Geekly Update - 16 March 2016

Category: Tech-News

Has Google Earth discovered the location of missing jet planes? Is it illegal to say “Happy Birthday” in a text message? And are criminals who use proper spelling and grammar more likely to get away with their misdeeds? Get answers to these burning questions, and the scoop on the latest tech news, in this edition of the Geekly Update. It's guaranteed to make you 146% smarter. Read, think and comment!

The AskBobRankin Geekly Update

The next billboard you look at may be looking back at you. Clear Channel Outdoor America, in partnership with AT&T, has begun enabling billboards to track passers-by and their travels through their smartphones.

Why does Google Earth show a ghostly airplane at the bottom of Lake Harriet in Minnesota? Actually, many Google Earth composite satellite photos include passing aircraft, but the phenomenon never fails to attract conspiracy theorists.

Verizon has agreed to pay the FCC $1.3 million and stop using “supercookies” to track its network users without their explicit consent, and to stop tracking when consent is withdrawn.

Geekly Update 03-16-2016

Watch your watch. A $17 “smartwatch” sold by various eBay vendors was found to be sending data surreptitiously to unknown IP addresses in China.

Scientists have synthesized Kryptonite for the first time. Actually, it’s krypton oxide, but it’s still a big deal because the element krypton was long thought to be too unstable to form any crystalline compound. (I wonder if the scientists are reporting extreme fatigue or weakness.)

Google Destinations is sending tremors of fear through TripAdvisor.com and other vacation-planning sites. Combining Google Flights and Hotels Search, the new service produces travel site-style comparisons of airline flights and local accommodations whenever you end a Google Search with the keyword “destination.” Oddly, Google Destinations is available only on mobile platforms.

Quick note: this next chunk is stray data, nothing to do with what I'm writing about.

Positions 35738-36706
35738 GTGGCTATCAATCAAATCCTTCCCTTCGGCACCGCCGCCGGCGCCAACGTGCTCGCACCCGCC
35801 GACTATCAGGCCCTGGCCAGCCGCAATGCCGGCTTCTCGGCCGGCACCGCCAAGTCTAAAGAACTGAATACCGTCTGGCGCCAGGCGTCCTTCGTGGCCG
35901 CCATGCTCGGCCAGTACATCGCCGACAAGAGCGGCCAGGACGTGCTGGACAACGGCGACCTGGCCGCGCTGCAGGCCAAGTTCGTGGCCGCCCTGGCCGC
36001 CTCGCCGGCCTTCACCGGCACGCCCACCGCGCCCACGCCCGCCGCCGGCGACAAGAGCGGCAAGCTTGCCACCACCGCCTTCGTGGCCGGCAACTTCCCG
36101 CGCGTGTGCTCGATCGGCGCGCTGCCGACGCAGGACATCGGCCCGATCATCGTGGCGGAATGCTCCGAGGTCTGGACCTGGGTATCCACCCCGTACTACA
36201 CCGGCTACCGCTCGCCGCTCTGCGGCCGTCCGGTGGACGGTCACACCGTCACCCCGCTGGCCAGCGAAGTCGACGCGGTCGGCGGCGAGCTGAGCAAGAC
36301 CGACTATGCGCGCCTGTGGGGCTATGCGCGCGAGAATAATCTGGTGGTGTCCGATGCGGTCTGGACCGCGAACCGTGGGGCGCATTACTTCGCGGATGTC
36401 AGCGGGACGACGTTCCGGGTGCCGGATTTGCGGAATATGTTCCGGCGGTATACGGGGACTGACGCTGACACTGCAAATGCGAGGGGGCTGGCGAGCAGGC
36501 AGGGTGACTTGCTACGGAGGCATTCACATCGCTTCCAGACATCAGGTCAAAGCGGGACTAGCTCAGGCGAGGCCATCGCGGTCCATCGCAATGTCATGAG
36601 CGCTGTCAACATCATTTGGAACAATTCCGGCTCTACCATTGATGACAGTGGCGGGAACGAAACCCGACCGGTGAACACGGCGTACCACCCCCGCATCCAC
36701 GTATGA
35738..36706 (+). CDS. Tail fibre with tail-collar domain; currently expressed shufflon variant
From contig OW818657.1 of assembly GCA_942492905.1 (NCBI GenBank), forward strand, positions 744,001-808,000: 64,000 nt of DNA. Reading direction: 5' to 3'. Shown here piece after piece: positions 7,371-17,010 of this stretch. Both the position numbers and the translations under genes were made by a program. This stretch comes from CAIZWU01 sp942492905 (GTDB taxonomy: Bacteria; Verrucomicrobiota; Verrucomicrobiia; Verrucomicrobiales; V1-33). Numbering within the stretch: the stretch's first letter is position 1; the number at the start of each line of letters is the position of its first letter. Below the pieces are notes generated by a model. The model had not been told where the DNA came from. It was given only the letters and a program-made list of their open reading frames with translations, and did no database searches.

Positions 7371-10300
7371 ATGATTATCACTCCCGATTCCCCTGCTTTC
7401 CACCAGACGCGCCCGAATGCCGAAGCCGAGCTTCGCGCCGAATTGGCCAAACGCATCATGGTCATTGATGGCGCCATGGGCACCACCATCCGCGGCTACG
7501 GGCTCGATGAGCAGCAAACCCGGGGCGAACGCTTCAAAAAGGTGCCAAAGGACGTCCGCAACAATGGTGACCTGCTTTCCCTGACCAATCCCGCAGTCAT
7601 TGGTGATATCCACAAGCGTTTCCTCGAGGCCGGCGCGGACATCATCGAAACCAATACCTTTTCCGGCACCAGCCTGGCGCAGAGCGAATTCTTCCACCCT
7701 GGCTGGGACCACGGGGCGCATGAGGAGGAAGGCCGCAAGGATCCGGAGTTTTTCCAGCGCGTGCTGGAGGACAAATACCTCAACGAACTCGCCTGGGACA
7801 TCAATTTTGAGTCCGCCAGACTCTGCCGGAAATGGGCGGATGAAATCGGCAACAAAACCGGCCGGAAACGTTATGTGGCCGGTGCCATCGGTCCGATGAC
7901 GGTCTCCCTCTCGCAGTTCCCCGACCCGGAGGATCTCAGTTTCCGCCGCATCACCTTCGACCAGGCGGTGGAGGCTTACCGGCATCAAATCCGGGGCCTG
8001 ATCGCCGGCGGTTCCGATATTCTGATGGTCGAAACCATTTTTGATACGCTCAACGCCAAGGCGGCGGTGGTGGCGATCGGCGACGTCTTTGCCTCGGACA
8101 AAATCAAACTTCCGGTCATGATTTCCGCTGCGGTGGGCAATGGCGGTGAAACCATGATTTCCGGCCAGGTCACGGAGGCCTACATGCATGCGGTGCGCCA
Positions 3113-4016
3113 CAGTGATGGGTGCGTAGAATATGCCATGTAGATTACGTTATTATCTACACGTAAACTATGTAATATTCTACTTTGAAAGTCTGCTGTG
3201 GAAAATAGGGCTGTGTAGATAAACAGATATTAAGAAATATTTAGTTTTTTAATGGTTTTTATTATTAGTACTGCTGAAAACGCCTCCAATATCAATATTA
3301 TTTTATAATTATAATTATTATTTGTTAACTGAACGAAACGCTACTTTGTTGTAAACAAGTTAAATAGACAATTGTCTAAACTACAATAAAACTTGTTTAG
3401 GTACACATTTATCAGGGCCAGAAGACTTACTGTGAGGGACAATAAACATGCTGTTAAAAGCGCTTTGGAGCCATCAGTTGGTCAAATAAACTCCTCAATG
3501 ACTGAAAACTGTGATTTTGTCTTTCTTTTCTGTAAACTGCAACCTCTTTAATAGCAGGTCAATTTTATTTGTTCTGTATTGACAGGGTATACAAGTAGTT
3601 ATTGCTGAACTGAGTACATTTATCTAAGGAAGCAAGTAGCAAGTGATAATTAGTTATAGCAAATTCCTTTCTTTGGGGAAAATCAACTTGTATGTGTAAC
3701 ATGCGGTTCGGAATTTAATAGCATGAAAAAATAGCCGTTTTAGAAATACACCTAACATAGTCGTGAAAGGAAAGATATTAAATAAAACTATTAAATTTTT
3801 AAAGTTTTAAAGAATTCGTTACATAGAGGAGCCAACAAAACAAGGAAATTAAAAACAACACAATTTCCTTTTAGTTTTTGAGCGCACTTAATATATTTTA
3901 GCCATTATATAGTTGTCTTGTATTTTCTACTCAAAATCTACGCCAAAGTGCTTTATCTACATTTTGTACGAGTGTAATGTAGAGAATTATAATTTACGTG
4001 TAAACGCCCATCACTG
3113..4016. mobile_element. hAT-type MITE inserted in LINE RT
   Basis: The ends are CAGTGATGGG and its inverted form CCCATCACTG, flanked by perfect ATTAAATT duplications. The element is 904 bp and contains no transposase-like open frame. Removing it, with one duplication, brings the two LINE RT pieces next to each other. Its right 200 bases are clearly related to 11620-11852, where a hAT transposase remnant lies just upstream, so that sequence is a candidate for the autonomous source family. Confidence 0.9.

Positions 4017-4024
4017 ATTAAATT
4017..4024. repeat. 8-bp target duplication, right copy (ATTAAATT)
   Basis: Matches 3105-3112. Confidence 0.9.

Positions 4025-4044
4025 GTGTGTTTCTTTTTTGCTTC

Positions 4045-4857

MIT researchers have developed server-side Javascript code that loads Web page elements in the most efficient order, speeding up page load times by 34%.

Singapore’s customs agency has fined a Tesla Model S owner because his all-electric car (which has no emissions) causes too much pollution. Turns out it's not the car, but rather the power plant generating the electricity.

A Chicago CPA was arrested for using an illegal radio signal jammer to silence cell phone conversations during his daily train commute. Interfering with cellular communications is a serious federal crime; a Tampa commuter who did likewise was fined $48,000.

A shoplifter in Henrico, VA, requested an Uber ride as her getaway vehicle. Police nabbed her while she waited for the Uber car.

"Speling is importint." A single typo stopped a one billion dollar theft from the national Bangladesh Bank. Hackers faked electronic money transfer requests, but one of them misspelled “foundation” as “fandation,” triggering a fraud alert.